Thursday, 5 April 2018

Can We Really Live On Our Monthly Salaries?

In this economy where good jobs are scarce, you've finally got one (congratulations), but your monthly income tends to run out even before you receive the paycheck. Well, this is not a problem exclusive to the average Ghanaian. Six in ten Americans don't have $500 in savings, (though the average American will most likely have a better retirement because of e.g. reverse mortgage etc, a subject for another day) which means more than half of Americans cannot absorb a $500 emergency bill. In the UK, we're looking at four in ten (someone is low-key doing the Math and going like "but Tab, $500 is GHS 2,205 today and that's not some easy money" ... I agree). The point is, if those in countries where the average income is $857 a WEEK can't absorb up to 14.6% of their salaries for emergencies, then you know you're screwed if you live and work in a country where the minimum daily wage is less than $2.5 (two point five dollars, NOT twenty five).

The good news is, irrespective of your monthly income (and this is not coming from a person of privilege), there is always some steps you can take to gain absolute control over your finances. I wish I knew those steps, or I wish anyone knew those steps, but I know for certain, that the first step is to know where your money goes through tracking your expenses. If you don't have an idea of where your monthly income goes, you stand little to no chance of knowing how to gain this control you desperately need over your money. Your other option will be to increase your income streams; side hustles, freelancing online, teaching private classes, etc. but truth be told, it's far more complicated than how financial advisers make it seem. So let's talk about what we can control.

The most important reoccurring expenditures most of us have are food, rent, ECG/GWCL and transportation. Most of us don't buy clothes and shoes every month, so let's put that aside (RT if you buy clo ... you know what? nvm). To keep this post short, I'll single out rent and generalize the other expenditures. If you're someone who pays rent, have you ever considered the possibility that you might be spending more than you should on rent? I've had a good argument for renting in the past, and it's a good time to share with you just how best to know if you're making a mistake with your choice of apartment because of how much it costs.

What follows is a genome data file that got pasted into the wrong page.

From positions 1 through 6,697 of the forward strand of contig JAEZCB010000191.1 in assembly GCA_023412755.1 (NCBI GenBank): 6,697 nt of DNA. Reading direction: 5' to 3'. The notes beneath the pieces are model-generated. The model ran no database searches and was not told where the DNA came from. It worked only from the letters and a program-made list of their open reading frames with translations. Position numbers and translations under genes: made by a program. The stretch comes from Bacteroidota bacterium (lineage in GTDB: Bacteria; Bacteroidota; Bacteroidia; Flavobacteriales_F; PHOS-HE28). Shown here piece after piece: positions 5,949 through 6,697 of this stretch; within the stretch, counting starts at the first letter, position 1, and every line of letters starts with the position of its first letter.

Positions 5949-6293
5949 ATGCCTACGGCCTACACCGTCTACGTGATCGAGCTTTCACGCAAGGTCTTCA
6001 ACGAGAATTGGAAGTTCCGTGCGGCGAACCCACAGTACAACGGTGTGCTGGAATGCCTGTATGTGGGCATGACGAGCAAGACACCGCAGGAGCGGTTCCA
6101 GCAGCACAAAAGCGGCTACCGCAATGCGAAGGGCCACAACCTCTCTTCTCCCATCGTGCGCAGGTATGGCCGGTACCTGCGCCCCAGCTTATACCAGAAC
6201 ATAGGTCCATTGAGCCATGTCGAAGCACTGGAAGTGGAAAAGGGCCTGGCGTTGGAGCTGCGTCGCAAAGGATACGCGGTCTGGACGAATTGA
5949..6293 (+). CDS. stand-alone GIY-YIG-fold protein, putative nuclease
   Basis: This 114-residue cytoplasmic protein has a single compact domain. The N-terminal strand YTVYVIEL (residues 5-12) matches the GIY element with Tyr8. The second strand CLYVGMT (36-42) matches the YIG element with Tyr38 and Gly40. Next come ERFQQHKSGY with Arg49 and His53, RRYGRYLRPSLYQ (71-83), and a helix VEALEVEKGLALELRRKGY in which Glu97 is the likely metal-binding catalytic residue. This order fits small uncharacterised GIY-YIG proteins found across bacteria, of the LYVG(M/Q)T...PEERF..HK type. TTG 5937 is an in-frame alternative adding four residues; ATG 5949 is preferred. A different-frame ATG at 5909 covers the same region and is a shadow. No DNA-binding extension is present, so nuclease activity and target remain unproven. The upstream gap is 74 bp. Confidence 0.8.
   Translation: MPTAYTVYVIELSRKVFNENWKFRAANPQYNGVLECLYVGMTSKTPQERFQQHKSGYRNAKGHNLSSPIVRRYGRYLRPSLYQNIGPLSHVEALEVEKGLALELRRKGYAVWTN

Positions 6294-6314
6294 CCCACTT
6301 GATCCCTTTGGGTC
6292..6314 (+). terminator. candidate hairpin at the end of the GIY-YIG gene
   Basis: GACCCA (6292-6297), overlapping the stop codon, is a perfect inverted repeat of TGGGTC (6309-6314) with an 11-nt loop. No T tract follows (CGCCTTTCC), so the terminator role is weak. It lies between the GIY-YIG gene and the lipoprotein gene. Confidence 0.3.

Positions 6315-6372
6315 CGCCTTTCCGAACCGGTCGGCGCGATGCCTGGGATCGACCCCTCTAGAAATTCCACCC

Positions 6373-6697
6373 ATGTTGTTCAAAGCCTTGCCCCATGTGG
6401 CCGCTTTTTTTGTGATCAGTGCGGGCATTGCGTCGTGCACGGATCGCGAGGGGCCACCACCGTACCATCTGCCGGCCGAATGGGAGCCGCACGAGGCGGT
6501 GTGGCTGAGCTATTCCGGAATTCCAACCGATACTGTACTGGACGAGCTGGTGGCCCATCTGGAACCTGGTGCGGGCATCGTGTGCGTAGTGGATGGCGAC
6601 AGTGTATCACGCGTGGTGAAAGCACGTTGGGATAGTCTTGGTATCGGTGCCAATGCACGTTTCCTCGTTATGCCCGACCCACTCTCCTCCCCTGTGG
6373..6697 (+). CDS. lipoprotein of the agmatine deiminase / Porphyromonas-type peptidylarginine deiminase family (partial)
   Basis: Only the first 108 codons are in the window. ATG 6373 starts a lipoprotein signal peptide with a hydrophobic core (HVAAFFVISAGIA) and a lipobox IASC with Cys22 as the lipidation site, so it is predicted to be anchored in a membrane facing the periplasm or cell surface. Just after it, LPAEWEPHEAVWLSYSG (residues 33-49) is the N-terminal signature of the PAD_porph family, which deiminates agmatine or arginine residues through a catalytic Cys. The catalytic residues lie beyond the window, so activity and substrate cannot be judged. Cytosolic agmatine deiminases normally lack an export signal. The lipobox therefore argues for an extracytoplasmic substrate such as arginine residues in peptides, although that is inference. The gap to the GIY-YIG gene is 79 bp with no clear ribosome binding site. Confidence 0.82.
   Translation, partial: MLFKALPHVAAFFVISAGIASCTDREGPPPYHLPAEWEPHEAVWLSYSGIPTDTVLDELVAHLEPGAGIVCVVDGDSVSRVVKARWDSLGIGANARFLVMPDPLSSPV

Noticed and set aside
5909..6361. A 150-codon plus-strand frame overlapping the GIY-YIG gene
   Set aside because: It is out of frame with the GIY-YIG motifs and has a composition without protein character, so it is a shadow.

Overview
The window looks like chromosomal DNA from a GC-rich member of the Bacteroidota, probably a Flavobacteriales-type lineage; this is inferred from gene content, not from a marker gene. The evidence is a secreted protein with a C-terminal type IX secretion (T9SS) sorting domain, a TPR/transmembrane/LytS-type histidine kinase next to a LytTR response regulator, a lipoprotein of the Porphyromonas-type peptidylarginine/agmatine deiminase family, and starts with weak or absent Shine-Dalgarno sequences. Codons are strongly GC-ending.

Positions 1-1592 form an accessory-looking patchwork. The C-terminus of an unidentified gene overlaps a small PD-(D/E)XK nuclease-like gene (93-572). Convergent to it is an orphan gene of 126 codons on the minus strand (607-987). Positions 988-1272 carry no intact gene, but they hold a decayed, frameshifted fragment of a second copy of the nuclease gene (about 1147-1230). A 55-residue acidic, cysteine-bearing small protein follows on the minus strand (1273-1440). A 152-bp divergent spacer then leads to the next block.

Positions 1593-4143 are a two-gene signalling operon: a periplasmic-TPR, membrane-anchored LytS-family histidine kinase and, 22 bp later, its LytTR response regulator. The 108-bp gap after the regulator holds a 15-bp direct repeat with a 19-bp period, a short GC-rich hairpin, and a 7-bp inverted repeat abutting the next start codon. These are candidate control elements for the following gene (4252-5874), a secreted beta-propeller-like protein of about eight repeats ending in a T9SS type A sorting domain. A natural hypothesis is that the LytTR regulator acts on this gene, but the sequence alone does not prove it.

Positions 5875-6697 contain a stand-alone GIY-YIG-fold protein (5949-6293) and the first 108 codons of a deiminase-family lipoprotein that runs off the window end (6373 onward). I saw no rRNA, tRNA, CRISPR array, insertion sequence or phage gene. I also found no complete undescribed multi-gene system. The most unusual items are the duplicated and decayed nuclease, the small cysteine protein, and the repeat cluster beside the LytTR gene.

When I had time to freelance on Upwork.com last year, I was scripting for a real estate YouTuber and one of the topics was "how much house can I afford?" Most financial experts (Time Money included) advised not more than 28% of income be pushed into mortgage repayment (and that's after making 20% deposit). If we are to transfer the same idea here, I'll say we have no business spending more than 20% of our income on rent. 28-30% on mortgage is fine, because you'll own the house when you're done with repayment, but you cannot spend more than GHS 200 on rent if you earn GHS 1,000 monthly, not under our current standard of living. Sacrificing more than 20% of your income on rent is not worth it and you'll feel the effect now and in the long run.

Finally, our attitude as Ghanaians towards mental health issues mean people with CBD (compulsive buying disorders) don't even know they have a problem. Those privileged enough to have the mental toughness and discipline to have control over their finances tend to shame those who don't. If you can admit right now that you can't save not because you earn too low, but because you spend on things that you shouldn't be spending on, then please seek help. If you don't have the means to afford professional help, start by making a monthly budget, a shopping list, and download an app that can help you track your expenses. Make the commitment to stick to these for a start and make progress from there, but ultimately, seek help. 7Cups might connect you to some professionals online to help you ... give that a shot if you still need to talk to someone.



Monday, 12 March 2018

Why Loans in Ghana Are Expensive & Inaccessible To All